Increase connectivity around the world

This was one of the simple, but far-reaching core messages discussed at the 67th Commission on the Status of Women (CSW67). But why is connectivity so important? Well, by ensuring everyone has internet access, we can create a more inclusive and equal global society.


A major cause of inequal opportunities is literacy. Of the 770 million illiterate adults (reading and writing), two-thirds are women. Similarly, of the children who are unlikely to ever set foot in a classroom, two-thirds are girls (according to UNESCO, summer 2021).


One way to increase literacy is through digital learning, however 37% of women and girls have NO access to the internet worldwide. Less online access means fewer opportunities.


“Digital technology is not a luxury, it is a necessity.”

Said during her speech on International Women’s Day in the General Assembly Hall in UN, New York by Doreen Bogdan-Martin, the first woman in 157 years to become ITU (International Telecommunication Union) Secretary-General.


Doreen Bogdan-Martin and  SI UN representative Stacy Ciulik


Reduced future job opportunities


In addition to existing female illiteracy, we are facing digital illiteracy as well.


Our world is rapidly becoming more and more reliant on technological and digital solutions, meaning that the workforce’s skills need to reflect that by being related to the STEM disciplines: Science, Technology, Engineering and Mathematics. Afterall, according to UNESCO’s estimate, by 2050, 75% of all jobs will be related to STEM.


Doreen Bogdan-Martin, ITU General Secretary, said during her speech:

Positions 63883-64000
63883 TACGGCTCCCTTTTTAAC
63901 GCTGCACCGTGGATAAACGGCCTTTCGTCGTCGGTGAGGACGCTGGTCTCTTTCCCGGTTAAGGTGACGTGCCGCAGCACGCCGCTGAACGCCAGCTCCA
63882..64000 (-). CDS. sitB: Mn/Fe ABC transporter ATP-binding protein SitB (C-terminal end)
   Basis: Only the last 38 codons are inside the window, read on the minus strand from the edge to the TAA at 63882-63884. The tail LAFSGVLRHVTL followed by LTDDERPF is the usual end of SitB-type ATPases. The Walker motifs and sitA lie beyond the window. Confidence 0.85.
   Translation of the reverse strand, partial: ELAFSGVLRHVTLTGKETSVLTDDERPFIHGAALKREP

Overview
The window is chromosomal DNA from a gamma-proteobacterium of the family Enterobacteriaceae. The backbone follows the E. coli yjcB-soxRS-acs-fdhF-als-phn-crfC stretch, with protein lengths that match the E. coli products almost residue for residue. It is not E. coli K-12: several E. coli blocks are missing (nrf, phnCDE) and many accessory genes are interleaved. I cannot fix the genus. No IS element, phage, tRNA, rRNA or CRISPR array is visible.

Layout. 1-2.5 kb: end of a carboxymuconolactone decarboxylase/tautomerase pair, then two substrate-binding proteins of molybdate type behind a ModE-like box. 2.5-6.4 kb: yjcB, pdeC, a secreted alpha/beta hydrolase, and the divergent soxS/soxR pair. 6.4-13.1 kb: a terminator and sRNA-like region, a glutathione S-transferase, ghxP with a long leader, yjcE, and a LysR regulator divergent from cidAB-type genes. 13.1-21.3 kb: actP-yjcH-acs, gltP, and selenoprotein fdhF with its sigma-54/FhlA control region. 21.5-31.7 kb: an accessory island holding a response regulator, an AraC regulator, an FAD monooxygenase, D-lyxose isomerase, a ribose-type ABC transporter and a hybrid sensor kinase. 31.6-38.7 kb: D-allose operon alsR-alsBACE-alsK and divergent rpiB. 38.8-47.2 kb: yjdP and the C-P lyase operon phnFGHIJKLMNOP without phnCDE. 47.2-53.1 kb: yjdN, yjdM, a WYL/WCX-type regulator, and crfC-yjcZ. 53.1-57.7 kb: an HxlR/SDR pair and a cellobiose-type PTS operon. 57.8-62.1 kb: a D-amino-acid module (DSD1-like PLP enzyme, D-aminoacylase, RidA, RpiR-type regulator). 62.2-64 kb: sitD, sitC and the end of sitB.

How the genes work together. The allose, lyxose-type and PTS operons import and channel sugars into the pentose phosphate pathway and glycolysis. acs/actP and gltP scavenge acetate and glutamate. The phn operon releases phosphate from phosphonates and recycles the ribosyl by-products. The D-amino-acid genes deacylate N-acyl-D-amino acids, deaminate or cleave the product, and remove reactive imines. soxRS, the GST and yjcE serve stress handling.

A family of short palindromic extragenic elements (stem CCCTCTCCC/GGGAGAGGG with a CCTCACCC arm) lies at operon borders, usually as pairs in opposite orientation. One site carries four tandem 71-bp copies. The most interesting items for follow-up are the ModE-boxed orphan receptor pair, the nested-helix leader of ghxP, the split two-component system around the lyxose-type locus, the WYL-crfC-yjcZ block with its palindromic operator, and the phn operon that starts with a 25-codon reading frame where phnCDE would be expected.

• “Get girls into STEM at an early age, and empower women and girls with the digital skills they need to succeed”


  • “Ensure women and girls have equal access to digital technologies and opportunities, and base decisions on solid facts and data.”


  • “Give women a seat at the digital table, making gender equality a must in every organisation.”

We, the Soroptimist International of Europe Programme Team, saw these remarks repeated in many sessions we attended at CSW67: how to increase connectivity/access to the Internet to get more girls into STEM as a way forward to decrease the gender-gap in the society and at future workplaces, and to end illiteracy for women and girls.


Sandra Gonzalez Sköld, SIE Programme Director, & Jitka Kratochvílová, SIE Assistant Programme Director


One of the recommendations, submitted to the member states to influence the agreed conclusions, was to acknowledge Internet access as a human right with regard to the Human Rights Council resolution on the Promotion, protection and enjoyment of the human rights on the Internet (GE.12.15325) to ensure uninterrupted, free, safe, accessible Internet and digital platforms.


As a Soroptimist you can contribute


We Soroptimists are already encouraging girls and young women to learn STEM-subjects, however, we need to increase our efforts. While doing so, we must also be aware of the ‘basics’: equal access to the Internet.


Do all girls have equal access to the internet in your town?


Do girls have equal access to technology, multimedia-labs or science-rooms?


How can you and your club develop projects to increase connectivity?



Find out more about CSW67 and STEM subjects:



Sandra Gonzalez Sköld,

Jitka Kratochvílová

SIE Programme team 2021-2023